Investors are prone to behavioral errors, so it is good discipline to adopt the kind of processes that Montier advocates. Breaking down prospective returns into their component parts does not provide answers, but doing so helps investors think about the range of scenarios that could occur and the probabilities of those outcomes—an extremely useful exercise.
When large-cap stocks were selling for high multiples, there was no guarantee that they would decline, but the historical evidence favored that outcome. Unfortunately, the theme of those days was “buy and hold” without regard to valuation, even though a disciplined look at the components of return would have shown how much risk was present.
In the same way, a simple evaluation of the impact of lower real estate prices in 2006 would have revealed the inherent weaknesses in mortgage finance that proved to be so damaging. But the housing story was missed because the building blocks of its foundation weren’t examined for weaknesses.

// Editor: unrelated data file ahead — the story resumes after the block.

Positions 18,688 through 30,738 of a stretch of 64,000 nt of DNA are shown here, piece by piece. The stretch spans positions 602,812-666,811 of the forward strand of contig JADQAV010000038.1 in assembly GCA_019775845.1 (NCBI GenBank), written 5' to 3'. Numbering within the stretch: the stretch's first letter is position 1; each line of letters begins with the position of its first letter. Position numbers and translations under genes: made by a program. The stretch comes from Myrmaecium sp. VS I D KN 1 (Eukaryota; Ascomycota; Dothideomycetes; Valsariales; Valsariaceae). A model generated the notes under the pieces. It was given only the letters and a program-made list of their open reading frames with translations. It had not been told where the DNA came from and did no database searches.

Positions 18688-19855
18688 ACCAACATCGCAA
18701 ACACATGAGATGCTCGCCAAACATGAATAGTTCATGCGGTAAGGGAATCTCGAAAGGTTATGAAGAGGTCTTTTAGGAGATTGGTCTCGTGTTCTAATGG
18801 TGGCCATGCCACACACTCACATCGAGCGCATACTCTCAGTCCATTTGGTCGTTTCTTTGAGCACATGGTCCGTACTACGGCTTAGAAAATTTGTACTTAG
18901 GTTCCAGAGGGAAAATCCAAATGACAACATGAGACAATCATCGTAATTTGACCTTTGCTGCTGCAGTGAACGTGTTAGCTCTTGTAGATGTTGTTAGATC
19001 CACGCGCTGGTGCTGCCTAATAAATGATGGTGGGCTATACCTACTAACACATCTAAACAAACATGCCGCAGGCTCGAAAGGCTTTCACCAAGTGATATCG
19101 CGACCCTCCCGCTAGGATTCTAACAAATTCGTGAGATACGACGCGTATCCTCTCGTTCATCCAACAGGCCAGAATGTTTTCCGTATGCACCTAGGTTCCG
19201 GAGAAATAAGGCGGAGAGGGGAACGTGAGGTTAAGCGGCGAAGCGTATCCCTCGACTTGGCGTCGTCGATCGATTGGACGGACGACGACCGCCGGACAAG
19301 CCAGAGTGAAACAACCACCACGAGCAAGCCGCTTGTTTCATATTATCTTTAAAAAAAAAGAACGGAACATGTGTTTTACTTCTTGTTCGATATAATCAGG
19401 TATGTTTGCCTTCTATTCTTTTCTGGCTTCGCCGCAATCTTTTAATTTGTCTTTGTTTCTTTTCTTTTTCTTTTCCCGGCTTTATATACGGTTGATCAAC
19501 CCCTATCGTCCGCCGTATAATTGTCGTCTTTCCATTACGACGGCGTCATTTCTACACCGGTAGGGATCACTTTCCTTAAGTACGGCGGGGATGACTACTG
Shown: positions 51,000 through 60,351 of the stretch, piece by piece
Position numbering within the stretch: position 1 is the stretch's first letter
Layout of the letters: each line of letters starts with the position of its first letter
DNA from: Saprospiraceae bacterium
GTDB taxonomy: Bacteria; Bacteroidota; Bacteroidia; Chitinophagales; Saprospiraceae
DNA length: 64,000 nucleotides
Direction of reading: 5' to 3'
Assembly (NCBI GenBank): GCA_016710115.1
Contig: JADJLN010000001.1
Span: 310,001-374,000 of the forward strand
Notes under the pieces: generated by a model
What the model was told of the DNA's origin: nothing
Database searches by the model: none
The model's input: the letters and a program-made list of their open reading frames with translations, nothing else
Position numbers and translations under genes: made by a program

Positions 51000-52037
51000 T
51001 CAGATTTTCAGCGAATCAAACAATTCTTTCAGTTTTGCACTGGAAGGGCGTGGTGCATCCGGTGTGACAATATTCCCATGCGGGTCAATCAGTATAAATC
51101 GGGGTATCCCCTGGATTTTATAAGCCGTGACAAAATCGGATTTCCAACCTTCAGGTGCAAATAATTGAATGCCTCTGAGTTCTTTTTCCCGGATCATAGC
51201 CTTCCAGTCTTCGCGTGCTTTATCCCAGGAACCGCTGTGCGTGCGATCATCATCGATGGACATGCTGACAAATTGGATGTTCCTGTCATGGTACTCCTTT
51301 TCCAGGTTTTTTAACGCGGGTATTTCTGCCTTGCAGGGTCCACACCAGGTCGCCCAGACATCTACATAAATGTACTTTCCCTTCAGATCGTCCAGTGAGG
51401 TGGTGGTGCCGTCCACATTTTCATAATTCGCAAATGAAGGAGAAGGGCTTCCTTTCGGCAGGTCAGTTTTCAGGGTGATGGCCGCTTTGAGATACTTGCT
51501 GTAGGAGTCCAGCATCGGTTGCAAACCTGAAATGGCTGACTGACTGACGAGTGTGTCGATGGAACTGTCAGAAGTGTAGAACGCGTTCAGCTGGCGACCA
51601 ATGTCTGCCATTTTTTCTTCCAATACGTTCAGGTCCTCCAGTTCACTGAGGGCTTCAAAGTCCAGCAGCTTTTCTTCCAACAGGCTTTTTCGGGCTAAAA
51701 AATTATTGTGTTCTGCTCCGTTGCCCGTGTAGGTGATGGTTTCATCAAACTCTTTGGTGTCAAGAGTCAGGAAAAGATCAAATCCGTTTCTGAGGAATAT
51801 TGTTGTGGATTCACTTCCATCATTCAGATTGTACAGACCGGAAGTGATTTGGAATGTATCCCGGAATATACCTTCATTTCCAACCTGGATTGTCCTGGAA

That’s what an investor has to do. It doesn’t matter if you are an individual dealing with a personal financial adviser, the member of an investment committee that hires asset managers, or an investment professional yourself who is responding to ideas from other firms or your coworkers. The tendency for all is to fall in love with the stories that are easy to love and to go with the flow of performance, finding favor with recent winners and avoiding investments that have been underperforming, along the way taking important assumptions for granted.
Montier was specifically talking about asset class forecasts when he said, “Show me how,” but it is good discipline to use that phrase in response to any statement of investment expectations. Often it is the most basic assumption that has the most profound effect on subsequent investment performance.
For instance, let’s say that you go to an investment adviser today and she shows you a proposed asset allocation based on historical performance. What are the chances that the future returns will be anything like returns in the past?
In one specific and important case, the chances are very high that they won’t be. The bond market is very complex, but most bonds move in response to a very simple rule: If interest rates go down, bond prices go up (and vice versa). Interest rates have been going down for 30 years, and we are at a point where it’s extremely unlikely that the returns of the past can be replicated in the future. If your adviser believes that they can, say to her, “Show me how.”